Comcast (NASDAQ: CMCSA ) , the cable and Internet service provider, has an aggressive plan to reach 8 million Xfinity Wi-Fi hotspots by the end of 2014, covering 19 of the country's 30 largest cities. Many of those hotpots are the traditional kind located in bookstores, cafes, and other retail locations. But the ISP also plans to add hotspots in a more controversial way.
The company has begun rolling out technology in parts of Texas and Washington that turns home wireless routers into public Internet hotspots by broadcasting a separate WiFi signal from the router that can be used by other Comcast/Xfinity customers. The maneuver has been receiving mixed feedback from customers. Some appreciate the added free access points while others are not pleased about having strangers accessing the Internet through their routers.
The feature can be turned off but Comcast released a statement, reported by GeekWire, urging customers not to do so.
"We encourage all subscribers to keep this feature enabled as it allows more people to enjoy the benefits of XFINITY WiFi around the neighborhood," it read, also including instructions for disabling.
The move may not be popular with customers but it gives Comcast huge additional reach. The company reported over 21 million high-speed Internet customers in the first quarter of 2014 and all of those represent a possible way for the company to expand its public Wi-Fi network.
What is Comcast trying to do and why is it doing it?
Comcast wants to protect its high-speed Internet customer base by offering those same customers a mobile Internet solution. The company has seen huge growth in out-of-home Internet sessions, estimating that nearly 200 million have been initiated on the Xfinity Wi-Fi network so far this year. That's a 700% increase from the same period last year.
The company also acknowledged in a press release that Cisco predicts that 88% of all U.S. data traffic on mobile and portable devices will travel over Wi-Fi by 2018.
"Wireless access is increasingly important to our customers, and we are building a network that not only meets today's needs but also stays ahead of tomorrow's demands," said Marcien Jenckes, Comcast's executive vice president of consumer services.
The company brought in $2.75 billion in revenue from high-speed Internet in the first quarter of 2014. If more and more Internet traffic is moving to Wi-Fi, it makes sense to offer increased access outside the home as a perk to customers or it risks losing them.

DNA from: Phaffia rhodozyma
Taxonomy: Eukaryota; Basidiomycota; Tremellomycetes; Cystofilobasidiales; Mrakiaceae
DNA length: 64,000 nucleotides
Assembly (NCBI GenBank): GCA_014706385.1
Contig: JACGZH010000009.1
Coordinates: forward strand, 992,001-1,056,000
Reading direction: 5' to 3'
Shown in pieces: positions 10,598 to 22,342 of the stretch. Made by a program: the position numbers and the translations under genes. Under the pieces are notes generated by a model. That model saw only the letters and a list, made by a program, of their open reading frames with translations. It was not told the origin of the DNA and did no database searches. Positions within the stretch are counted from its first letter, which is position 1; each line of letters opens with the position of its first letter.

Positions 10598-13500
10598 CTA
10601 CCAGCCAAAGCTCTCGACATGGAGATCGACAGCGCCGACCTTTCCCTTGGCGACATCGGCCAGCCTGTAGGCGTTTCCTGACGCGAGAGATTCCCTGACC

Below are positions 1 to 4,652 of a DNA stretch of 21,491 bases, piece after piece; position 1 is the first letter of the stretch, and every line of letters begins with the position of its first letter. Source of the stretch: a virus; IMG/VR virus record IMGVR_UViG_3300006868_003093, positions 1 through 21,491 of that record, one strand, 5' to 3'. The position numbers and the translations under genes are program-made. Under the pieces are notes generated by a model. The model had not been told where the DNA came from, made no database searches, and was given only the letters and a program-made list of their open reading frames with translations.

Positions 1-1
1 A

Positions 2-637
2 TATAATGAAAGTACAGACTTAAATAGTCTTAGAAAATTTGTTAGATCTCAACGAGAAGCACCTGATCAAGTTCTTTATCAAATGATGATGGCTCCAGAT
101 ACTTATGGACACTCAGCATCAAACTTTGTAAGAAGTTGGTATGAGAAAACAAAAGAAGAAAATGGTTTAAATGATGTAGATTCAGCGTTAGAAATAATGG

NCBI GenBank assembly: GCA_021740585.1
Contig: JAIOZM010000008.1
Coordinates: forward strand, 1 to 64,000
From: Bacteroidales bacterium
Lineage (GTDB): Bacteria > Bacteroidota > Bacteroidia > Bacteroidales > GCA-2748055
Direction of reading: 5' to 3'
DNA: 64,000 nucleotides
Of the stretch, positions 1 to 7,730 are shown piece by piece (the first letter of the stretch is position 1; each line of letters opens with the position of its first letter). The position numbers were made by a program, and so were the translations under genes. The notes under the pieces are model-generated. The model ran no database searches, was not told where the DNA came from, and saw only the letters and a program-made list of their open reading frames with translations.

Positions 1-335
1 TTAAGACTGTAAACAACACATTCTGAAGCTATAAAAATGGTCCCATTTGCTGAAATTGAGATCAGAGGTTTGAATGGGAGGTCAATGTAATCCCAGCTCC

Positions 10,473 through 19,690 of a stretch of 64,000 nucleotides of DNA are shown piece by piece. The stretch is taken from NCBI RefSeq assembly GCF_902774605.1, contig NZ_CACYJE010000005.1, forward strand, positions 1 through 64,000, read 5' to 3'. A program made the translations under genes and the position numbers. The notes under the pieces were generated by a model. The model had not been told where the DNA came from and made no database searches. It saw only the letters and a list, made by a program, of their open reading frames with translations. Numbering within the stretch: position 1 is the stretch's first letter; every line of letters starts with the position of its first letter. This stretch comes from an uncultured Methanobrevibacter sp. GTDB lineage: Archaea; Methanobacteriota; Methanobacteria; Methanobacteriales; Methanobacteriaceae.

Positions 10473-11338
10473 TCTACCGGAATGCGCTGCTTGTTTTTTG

The challenge for Comcast is that offering lots of free hotspots only helps users if those spots are where they want to use the Internet. For the service to be valuable to customers it has to be as big as possible. Leveraging its massive customer base is an ingenious way to give the company the broadest possible reach.
Why are people angry?
While some people simply don't like the idea of people piggybacking on their Internet access and others are afraid their personal data may somehow be compromised. Still more are angry that Comcast made the service available on an opt-out rather than an opt-in basis.
Comcast dismisses the data breach fears saying that the hotspots – which appears as "xfinitywifi" for those searching – is completely separate from the home network. "Someone accessing the Net through the hotspot can't get to the computers, printers, mobile devices, streaming boxes, and more sitting on the host network," Dwight Silverman wrote in a Houston Chronicle blog post.
Silverman also reported that Comcast says the added users won't slow down Internet access for the people actually paying for the home connection. The visitors and the owners won't be sharing the same bandwidth. Instead additional capacity will be allocated by the ISP to handle the additional traffic.
Comcast did mail customers -- at least the ones affected in Texas -- a notice about the new service before it launched, but it did not ask their permission. That's certainly the fastest way to expand coverage, but the backlash could grow as people realize what is happening.
Smart, but a little evil
Very few companies are brazen enough to sell customers a service then piggyback its own product on top of it. But Comcast has not become one of the more disliked companies in the country by always playing nice.
This strategy may work because an awful lot of Comcast customers won't realize it's even happening. How many people read notices sent out by their ISP?
The company certainly could have handled the roll-out in a more above board way -- perhaps by making it opt-in, but only offering access to the added Wi-Fi spots to people who participate. Ultimately that may not matter because even if half of the company's 21 million customers opt out that would give the company 10.5 million new, free hotspots -- well more than its entire stated goal.
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